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Broadway to Goldmine Day Hike
Superstition Mountains
March 1, 2008
by Ted Tenny
  GPS Map 
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Springtime in the Superstition Wilderness!

Seven swashbuckling Trailblazers start east from Broadway Trailhead on a warm spring morning. The Lost Goldmine Trail branches off from Jacob’s Crosscut Trail as we turn south, through a gate that marks the Superstition Wilderness boundary.

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We cross several streamlets flowing down from Hog Canyon.
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The game of life: lichens on a streamside boulder.
The trail parallels the fence, taking us east to the section line and then south to another gate.

We’re gradually getting into a saguaro-palo verde forest, amazingly green after the winter rains. Water is flowing freely in the streams from Hog Canyon. We hop over the stepping stones.

Ted scouted the western part of the trail a few days ago, but assures us that there are more flowers this time. Tall saguaros grow right up into the slopes of the Superstition Mountains.

As we continue south from the section line there is a gradual transition in the plant community. Saguaros begin to thin out and scrub forest gives way to sagebrush.

Lizards scamper across the trail in front of us. The bugs are out, so they will be well fed this season.

Our best view is to the east. Hieroglyphic Canyon, Hog Canyon, and the majestic Superstition Ridgeline inspire us as we walk by natural flower gardens.

We can see why native Americans called it “the mountain with the crooked top.” The middle part of the ridge is smooth, but it’s quite rugged around the 5057' south peak and the 5024' north peak.

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Western slopes of the Superstitions, robed in the blooming garb of spring.

Alas, we are approaching civilization. Ahead we can see houses, a golf course, and Silly Mountain.

When we arrive at the gate, four of the hikers decide to turn back and return to Broadway Trailhead the easy way.

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It’s “Lost Goldmine or Bust” for us!
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Justicia californica — Beloperone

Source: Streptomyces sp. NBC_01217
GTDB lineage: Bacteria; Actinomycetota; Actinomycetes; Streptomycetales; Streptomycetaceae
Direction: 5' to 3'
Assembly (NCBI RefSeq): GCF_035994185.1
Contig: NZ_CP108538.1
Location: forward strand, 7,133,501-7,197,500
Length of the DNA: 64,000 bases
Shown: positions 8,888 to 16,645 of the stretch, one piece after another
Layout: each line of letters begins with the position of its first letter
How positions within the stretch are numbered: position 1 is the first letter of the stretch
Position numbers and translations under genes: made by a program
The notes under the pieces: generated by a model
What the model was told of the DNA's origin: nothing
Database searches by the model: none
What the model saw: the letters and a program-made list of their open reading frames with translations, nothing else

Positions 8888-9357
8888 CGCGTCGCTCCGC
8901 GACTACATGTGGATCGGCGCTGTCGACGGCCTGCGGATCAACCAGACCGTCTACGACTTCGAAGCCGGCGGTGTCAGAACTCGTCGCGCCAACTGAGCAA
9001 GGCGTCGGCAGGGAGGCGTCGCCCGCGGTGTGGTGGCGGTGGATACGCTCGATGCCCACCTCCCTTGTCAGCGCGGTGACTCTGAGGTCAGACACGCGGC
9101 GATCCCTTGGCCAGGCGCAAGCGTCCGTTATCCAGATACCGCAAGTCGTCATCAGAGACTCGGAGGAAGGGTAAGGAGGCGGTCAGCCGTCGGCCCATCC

Santara, Barry and Ted will have none of it!   Lost Goldmine or Bust.

The official Lost Goldmine Trail turns south and west. But we are going east, so we walk “off trail” on the street to Cloudview Trailhead.

Finally we’re on trail again. There are twists and turns as we cross several washes on our way east. We stop for lunch on some shady rocks, then continue east amid flower gardens, chollas, and panoramic views of the Superstition Mountains.

Turk’s Cap Hill is a major landmark on our journey. The hill is wearing a stone cap in the fashion of Turkish headgear.

We stop to rest near a house-sized boulder that broke off the cliff and came tumbling down the slope. Above we can see a place where something broke away from the rock wall, and wonder whether we could get out of the way if another one came a’tumbling.

East of Turk’s Cap Hill is the high point of our trip. This section of the trail is a wonderland of fantastic rock formations, wild colors, and sweeping panoramas in every direction.

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Saguaro forest on the Superstitions’ southern slopes.

An abandoned road meets the trail. There are some oddly flat areas nearby, covered with bright golden poppies.

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Saguaros and volcanic spires mark our progress.

A towering cliff ahead of us on the left marks our gradual descent as we approach the junction with the West Boulder Saddle Trail. This popular trail is strangely missing from the official Lost Goldmine Trail maps.

We’ve met many hikers along the way, most of them taking a round trip from Cloudview. Ted assures us that we have only a mile to go, but neglects to mention “as the crow files.”

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Mexican poppies decorate the trail.
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Don’t tread on me!

Our first snake of the season welcomes us on the home stretch into Lost Goldmine Trailhead. Rattlesnakes can see infrared, but this garter snake takes one look at us and slithers off into the underbrush.

It’s 4:00 PM when we finish our hike on a warm but pleasant spring afternoon. We couldn’t have spent a finer day hiking in the Superstition Wilderness!

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Arizona Trailblazers Hiking Club, Phoenix, Arizona
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updated December 14, 2018